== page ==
ABSTRACT. The complex network provides us with powerful tools to study the advanced functions of the human brain. It can get deep insight into brain disease pathogenesis, such as using brain networks to diagnose mild cognitive impairment of Alzheimer's disease. However, there is a tough and fundamental issue for network-based analysis about how to simply and effectively characterize brain networks. In this paper, we apply fMRI to construct brain networks and propose entropy as a feature representation for brain connectivity networks. Specifically, we compute the global entropy of the networks from a statistical point of view and then decompose it into edges. Extensive experiments on Alzheimer’s Disease Neuroimaging Initiative(ADNI) datasets demonstrate the potential of our proposed methods. Moreover, our proposed framework achieves superior classification accuracy compared to several state-of-art methods. To the best of our knowledge, we use a robust preprocessing pipeline for fMRI data with a large number of subjects. we also apply the concept of thermodynamics to characterize the brain networks of patients with Alzheimer's disease.

Using Differential Network Analysis and the GRAND Database for Drug Repurposing in Colon Cancer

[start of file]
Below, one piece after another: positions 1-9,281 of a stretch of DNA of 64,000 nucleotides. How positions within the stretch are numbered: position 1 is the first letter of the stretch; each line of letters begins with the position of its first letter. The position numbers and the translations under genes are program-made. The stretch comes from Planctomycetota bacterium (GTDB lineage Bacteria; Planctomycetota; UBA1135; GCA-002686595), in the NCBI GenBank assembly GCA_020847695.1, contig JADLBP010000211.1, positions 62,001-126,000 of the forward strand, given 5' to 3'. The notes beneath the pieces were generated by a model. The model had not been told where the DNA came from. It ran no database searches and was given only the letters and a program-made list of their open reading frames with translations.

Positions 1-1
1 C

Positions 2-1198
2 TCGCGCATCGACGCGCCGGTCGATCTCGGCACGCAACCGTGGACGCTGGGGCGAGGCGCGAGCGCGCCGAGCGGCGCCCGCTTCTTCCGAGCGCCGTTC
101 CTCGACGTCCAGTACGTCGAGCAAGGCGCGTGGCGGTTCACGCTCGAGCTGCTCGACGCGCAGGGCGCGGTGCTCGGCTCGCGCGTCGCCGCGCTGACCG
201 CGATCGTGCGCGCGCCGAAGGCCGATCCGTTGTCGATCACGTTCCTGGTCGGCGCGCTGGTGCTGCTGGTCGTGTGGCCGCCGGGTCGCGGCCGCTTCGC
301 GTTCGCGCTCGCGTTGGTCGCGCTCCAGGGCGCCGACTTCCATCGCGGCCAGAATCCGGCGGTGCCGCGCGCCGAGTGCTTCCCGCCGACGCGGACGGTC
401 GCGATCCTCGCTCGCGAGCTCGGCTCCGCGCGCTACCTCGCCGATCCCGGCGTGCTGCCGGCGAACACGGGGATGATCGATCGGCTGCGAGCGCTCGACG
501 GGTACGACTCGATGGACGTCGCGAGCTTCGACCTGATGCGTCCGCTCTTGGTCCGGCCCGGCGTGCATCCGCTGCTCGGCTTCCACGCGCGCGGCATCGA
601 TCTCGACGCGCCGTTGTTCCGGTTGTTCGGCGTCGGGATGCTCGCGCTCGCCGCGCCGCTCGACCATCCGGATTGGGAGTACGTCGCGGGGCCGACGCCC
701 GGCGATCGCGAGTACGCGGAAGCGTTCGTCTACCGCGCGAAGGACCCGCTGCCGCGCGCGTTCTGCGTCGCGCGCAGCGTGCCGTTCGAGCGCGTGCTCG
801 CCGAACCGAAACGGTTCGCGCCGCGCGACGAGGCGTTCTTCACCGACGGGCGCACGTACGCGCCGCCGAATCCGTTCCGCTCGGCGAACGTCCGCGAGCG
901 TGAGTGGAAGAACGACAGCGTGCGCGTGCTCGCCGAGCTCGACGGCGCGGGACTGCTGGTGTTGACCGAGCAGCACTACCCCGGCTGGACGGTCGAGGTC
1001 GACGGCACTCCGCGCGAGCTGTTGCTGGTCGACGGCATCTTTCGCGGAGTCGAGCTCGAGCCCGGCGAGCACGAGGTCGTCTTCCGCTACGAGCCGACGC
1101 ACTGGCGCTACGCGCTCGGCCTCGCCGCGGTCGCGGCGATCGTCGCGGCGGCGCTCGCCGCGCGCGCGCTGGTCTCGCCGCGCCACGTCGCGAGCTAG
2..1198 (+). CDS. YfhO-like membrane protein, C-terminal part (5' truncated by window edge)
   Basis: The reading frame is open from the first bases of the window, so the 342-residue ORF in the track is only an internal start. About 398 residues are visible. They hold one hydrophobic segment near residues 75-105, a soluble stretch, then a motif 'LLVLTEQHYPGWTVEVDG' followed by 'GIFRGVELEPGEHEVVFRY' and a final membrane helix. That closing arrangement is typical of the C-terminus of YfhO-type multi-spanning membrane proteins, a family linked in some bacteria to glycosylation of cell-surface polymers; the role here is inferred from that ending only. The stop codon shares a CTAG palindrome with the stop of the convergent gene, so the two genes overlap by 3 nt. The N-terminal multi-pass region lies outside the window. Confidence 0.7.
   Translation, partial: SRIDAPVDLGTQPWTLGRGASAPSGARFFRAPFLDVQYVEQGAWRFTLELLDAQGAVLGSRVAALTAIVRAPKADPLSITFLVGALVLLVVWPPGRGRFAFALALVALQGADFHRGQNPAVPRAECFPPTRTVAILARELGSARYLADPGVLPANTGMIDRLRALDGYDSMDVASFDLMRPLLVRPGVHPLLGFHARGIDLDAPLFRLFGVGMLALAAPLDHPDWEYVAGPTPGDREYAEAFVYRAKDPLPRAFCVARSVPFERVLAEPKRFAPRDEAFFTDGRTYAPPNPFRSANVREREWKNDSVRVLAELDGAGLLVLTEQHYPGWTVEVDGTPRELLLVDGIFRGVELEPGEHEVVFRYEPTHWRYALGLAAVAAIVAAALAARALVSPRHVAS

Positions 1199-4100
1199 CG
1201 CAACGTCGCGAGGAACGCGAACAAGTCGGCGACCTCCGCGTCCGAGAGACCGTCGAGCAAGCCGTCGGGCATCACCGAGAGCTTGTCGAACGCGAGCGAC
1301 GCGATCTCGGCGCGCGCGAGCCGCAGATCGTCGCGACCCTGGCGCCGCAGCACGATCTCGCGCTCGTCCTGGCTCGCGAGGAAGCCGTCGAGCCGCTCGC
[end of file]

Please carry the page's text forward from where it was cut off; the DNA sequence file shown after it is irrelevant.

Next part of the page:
ABSTRACT. Biological states, or phenotypes, and the transition between them, are decontrolled through complex networks of interacting elements within the cell. Gene regulatory networks (GRNs) consist of regulatory proteins (transcription factors; TFs) and their target genes and shape cellular processes in many contexts, including disease and response to drug exposure. Using computational tools form the Network Zoo (netZoo;, we built more than 20,000 GRN models across human conditions that include cancer, healthy tissues, and cell lines, as well as in exposure to more than 20,000 small molecules, and collected the Gene Regulatory Network Database (GRAND; We used this unparalleled collection of regulatory network models to develop a drug repurposing approach called CLUEreg (Figure 1) based on comparing regulatory network features between healthy and disease states and accounting for regulatory changes to drug treatment. As a demonstration of the value of such a resource, we considered regulatory response to drug treatment with the goal of identifying compounds in other indications that could be useful in treating colon cancer. We compared normal colon and colon cancer networks to find altered regulatory processes, compared those to drug response networks to identify disease-associated regulatory processes that are reversed by drug treatment, and ranked compounds based on their reversal scores. We identified the Aurora-A kinase inhibitor MK-5108, a compound that has shown efficacy in clinical trials in lung cancer, as a potential drug candidate for treatment of colon cancer; this drug was not identified using other techniques, such as exploring changes in gene expression. Tools to conduct this analysis have been incorporated in GRAND, allowing others to use networks search for candidates for drug repurposing in other diseases.